The golf swing has more in common with swinging our ball on a string than it does with swinging a heavy hammer or even a baseball bat. In baseball, the ball is moving towards you at approaching 100mph, its effective weight is enormous, and to hit it out of the park you need to hit it hard, with your weight behind the bat to stabilise it, thus requiring a wider stance. In golf, the ball isn’t moving, and it weighs just a few ounces. To hit a golf ball 300+ yards you need to hit it with a club head that is moving very fast, and putting your weight behind the shot won’t help.
The best way generate club head speed is not by pushing the club, but by imparting angular momentum and pulling against the weight of the club through impact, just as you do with the ball on the string. You use centripetal force to accelerate the club head, pulling it towards the centre of your rotation, and not linear force pushing on the grip. Just like the ball on the string, it is a tightly centred rotational motion that generates maximum club head speed.
Another great analogy for the golf swing is cracking a whip — where you can get the tip of a whip to break the sound barrier through good timing, and brute-force pushing will just disrupt the timing and slow the whip down to the point where you can’t crack it at all. The whip cracks because you create angular momentum in the handle which is transferred along the length of the whip in an ever decreasing circle. Just like cracking a whip, the golf swing is primarily about transferring momentum along a kinetic chain, so that the club head “cracks” through impact. Muscular effort is required to set the chain in motion, but generating club head speed at the right place in the swing is mostly about timing and sequencing, not brute strength. More of this in future articles.
So, to hit the golf ball powerfully, you need maximum club head speed through impact, which means that you need to be rotating quickly and to be tightly centred.
The best way for your body to do that is by rotating around your left hip, with your weight over the left side, and your joints (left ankle, knee, hip and shoulder) vertically aligned through impact. The hip is the joint that is designed for rotation, and your big muscles in your legs and your core are designed to power and stabilise a centred rotation around the hip. This is exactly what we want in the golf swing.
Weight transfer is inherent in all athletic throwing and hitting movements. It creates some initial momentum, which is quickly turned into angular momentum (rotation), it enables you to push into the ground to leverage the big muscles in your legs, and it and stretches out the big muscles in the left side of your core. All of these things are necessary in order to generate maximum club head speed.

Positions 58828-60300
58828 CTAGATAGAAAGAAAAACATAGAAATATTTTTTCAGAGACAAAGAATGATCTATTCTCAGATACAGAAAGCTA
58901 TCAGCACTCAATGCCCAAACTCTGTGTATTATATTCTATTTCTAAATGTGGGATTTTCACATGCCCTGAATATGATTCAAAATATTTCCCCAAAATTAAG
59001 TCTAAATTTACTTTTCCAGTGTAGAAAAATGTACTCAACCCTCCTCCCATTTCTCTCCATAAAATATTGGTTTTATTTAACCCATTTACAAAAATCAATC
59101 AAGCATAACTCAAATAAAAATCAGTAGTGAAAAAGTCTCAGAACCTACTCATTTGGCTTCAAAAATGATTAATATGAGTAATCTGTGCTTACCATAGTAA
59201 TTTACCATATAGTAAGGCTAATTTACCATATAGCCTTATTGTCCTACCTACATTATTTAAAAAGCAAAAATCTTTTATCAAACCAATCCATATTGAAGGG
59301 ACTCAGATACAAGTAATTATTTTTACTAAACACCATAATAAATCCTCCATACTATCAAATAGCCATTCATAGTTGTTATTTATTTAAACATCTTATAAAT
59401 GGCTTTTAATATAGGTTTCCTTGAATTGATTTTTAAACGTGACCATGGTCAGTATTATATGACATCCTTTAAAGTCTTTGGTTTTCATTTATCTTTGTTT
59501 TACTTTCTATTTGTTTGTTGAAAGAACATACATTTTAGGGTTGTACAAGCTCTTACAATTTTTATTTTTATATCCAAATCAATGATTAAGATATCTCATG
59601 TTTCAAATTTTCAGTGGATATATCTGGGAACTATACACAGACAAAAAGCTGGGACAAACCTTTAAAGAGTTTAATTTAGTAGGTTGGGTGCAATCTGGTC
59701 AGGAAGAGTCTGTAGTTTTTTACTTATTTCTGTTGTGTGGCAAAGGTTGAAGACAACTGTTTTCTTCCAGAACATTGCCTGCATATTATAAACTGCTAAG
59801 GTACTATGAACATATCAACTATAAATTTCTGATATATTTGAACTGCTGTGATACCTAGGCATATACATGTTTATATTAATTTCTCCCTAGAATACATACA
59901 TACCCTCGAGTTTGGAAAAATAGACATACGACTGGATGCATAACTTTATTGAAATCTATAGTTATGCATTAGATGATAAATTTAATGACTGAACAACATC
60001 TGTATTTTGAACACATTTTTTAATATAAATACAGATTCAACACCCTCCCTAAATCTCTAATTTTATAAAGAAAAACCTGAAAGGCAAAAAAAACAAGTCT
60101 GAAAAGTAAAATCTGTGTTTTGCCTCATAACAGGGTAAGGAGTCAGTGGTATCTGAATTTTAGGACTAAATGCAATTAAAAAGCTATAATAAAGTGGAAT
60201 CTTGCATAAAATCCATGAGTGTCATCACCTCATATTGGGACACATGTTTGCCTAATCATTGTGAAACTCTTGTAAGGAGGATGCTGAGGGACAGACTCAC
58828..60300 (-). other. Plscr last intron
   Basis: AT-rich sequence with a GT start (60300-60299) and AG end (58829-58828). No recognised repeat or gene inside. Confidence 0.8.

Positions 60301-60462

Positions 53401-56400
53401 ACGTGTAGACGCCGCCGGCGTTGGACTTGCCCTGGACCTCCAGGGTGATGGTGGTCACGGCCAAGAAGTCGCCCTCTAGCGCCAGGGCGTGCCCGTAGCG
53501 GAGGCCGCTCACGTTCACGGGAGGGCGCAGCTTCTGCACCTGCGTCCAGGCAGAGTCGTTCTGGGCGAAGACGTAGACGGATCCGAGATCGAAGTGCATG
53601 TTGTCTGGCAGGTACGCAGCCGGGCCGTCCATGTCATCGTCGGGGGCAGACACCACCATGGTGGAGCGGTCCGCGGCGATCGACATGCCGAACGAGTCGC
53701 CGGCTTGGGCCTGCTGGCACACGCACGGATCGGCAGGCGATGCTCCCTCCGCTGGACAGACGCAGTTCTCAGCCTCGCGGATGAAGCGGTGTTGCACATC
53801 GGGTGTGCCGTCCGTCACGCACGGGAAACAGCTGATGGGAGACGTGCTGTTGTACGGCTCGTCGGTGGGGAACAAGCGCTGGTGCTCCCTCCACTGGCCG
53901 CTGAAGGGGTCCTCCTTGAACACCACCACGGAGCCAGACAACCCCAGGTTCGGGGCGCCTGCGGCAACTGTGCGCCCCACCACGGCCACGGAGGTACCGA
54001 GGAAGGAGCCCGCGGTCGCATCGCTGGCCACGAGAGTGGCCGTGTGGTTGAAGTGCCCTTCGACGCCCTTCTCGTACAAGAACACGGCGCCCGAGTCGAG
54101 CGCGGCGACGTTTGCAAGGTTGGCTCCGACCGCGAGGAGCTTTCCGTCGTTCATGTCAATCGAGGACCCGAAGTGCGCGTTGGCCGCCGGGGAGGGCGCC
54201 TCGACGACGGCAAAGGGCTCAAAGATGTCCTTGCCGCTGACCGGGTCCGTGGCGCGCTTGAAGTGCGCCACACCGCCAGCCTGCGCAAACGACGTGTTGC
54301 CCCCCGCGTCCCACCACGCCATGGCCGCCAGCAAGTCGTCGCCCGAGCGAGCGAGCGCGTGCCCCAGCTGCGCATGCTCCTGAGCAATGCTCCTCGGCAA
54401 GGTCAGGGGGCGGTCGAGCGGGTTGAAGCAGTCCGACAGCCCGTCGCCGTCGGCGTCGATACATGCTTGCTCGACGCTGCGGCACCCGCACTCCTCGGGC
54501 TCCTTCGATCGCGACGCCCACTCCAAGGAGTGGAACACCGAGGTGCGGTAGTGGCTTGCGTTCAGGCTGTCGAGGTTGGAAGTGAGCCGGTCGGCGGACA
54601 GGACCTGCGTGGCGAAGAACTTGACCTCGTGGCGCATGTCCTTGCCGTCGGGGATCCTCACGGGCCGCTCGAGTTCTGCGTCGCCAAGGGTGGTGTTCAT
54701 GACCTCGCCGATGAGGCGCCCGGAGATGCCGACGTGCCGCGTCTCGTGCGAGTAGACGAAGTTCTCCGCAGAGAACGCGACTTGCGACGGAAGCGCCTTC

Some small lateral movement of your lower body is desirable at the start of the downswing to facilitate a proper weight shift, but your head must stay centred in order to keep the bottom of your swing arc consistent, and thus strike the ball cleanly and consistently. Good ball-striking becomes increasingly difficult if your head moves off the ball.
Correct stance width is necessary to enable you to transfer your weight effectively without forcing your upper body to shift laterally.
The Problems with a Wide Stance
The most common fault we see with stance width is when it is too wide.
A wide stance is good for bracing yourself against lateral force on your body, or for when you need to be prepared to dive in either direction. Neither of these is particularly useful in the golf swing. You’re certainly not diving or jumping anywhere, quite the opposite, you need stability and to stay centred. And although the momentum of the arms and golf club does generate a lot of centrifugal force, the golf swing is essentially a rotational motion, and the action of the body pulling against the golf club is enough to balance the forces and keep us centred without needing a wide stance.
A wide stance means that you need more lateral movement in order to achieve optimal joint alignment through impact — to get over the left side. This makes the weight shift more difficult, encouraging a destabilising slide to the left — with a wide stance you have to move a long way to get back over the left hip. This slide is very difficult to time properly (it’s one of the main causes of a slice), and it saps your swing of power. A slide is also unhealthy and potentially unsafe, as it places a lot of undue stress on the left hip, knee and the lower back.
The wider your stance, the bigger the shift to the left required, and so the more time it takes and the harder it is to synchronise with the rest of your body.